Parents and people with disabilities joined students and survivors of domestic violence Monday in urging New Hampshire House budget writers to support programs that have helped them.
Republican Gov. Chris Sununu proposed a $13.1 billion biennial budget last month, launching a process that will include the Democratic House developing its own spending plan to send to the state Senate next month. After holding public hearings around the state, the House Finance Committee got even more input Monday at the Statehouse, where nearly 100 people signed up to speak.
Many advocated for funding for personal care attendants who help elderly residents and people with disabilities live independently. Others pushed for increased state funding to schools in property-poor communities, mobile crisis units for children with mental health conditions, and a program that helps low-income families navigate civil legal issues.
New Hampshire Legal Assistance currently gets $1.2 million per year from the state, but Sununu has proposed cutting that in half. Instead, his budget increases funding for indigent criminal defense and for the Coalition Against Domestic and Sexual Violence. But Marissa Preston urged lawmakers to restore the legal assistance funding, saying the group was a lifeline after she left an abusive relationship with a man who tried to strangle her.
“When you’ve been abused and controlled, sometimes it’s hard to find your voice,” she said.
Darlene Gildersleeve, of Hopkinton, contrasted the experiences of two of her children who have struggled with mental illness. When her 19-year-old son was suicidal, an adult mobile crisis unit responded within half an hour, stabilizing him and preventing a costly hospitalization. But when her 13-year-old daughter was in crisis, she was taken from school by police to the emergency room because there is no similar mobile team for children.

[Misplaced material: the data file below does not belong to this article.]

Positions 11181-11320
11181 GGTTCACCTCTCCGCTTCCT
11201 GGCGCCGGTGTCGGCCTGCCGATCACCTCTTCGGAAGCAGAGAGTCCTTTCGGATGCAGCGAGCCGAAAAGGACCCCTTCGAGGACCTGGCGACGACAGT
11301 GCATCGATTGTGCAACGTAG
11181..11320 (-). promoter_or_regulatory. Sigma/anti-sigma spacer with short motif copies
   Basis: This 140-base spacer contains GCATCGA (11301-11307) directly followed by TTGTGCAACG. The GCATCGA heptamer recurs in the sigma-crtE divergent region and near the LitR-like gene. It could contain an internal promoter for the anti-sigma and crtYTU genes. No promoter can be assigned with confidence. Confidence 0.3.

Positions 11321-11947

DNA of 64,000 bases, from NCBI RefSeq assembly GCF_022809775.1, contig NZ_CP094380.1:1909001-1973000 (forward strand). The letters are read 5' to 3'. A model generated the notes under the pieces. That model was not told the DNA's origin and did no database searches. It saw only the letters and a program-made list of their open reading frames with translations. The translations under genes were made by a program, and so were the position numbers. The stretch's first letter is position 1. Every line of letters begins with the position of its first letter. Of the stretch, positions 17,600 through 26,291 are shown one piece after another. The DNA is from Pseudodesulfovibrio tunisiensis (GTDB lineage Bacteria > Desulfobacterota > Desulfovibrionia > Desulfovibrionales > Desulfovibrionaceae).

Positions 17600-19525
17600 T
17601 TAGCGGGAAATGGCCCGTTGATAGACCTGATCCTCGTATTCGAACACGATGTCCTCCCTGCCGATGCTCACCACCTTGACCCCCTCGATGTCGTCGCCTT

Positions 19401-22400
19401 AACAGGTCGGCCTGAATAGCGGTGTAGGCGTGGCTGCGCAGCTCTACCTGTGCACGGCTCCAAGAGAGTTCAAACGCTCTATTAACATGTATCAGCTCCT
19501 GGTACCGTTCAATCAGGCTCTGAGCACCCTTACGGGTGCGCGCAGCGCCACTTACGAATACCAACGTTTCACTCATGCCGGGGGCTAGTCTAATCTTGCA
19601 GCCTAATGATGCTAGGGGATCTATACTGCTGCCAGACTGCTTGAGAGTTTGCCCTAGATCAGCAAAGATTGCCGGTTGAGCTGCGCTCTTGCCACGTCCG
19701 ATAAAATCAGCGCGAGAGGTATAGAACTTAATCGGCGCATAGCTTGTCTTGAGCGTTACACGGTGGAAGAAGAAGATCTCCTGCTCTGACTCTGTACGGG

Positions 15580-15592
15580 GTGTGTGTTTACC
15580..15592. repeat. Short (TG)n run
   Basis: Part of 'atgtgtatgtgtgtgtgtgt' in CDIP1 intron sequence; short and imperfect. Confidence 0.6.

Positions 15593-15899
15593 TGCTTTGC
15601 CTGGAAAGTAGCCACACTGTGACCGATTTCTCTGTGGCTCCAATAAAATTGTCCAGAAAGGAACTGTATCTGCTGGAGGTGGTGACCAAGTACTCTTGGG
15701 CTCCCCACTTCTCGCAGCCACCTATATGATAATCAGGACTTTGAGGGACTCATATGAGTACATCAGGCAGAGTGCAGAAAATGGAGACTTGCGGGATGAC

“It was the most horrifying moment of my life,” she said. “I can’t tell you how traumatizing that was for me and my family.”
Funding for mobile crisis teams for children is included in a separate Senate bill, but advocates also are pushing to have it included in the budget. Gildersleeve’s daughter, Anna Mandh, told the committee she should be able to receive the same services as her brother.
“I don’t appreciate being escorted in the back of a police car from school to the hospital,” she said. “It is embarrassing for my peers to see that and only makes my anxiety worse.”
Galen Spiegler, of Keene, who has cerebral palsy, addressed the committee via a speech-generation device, describing his plans to earn a graduate degree, work in the mental health profession and someday become a loving father.
“The people who come into my home seven days a week are doing more than moving my 120-pound body from point A to point B. They are providing me with the help necessary to live a meaningful, vibrant, productive life,” he said.
Carol Conforti-Adams, who suffered a spinal injury in a car accident, agreed. The help she gets at home allows her to work multiple jobs, she said.
“Respect all of us, people living with disabilities, as individuals who want to contribute,” she said.
Two years ago, when Republicans led both bodies, the House failed to pass a budget for the first time in decades. The Legislature ultimately approved an $11.7 billion plan. Democrats now control both the House and Senate.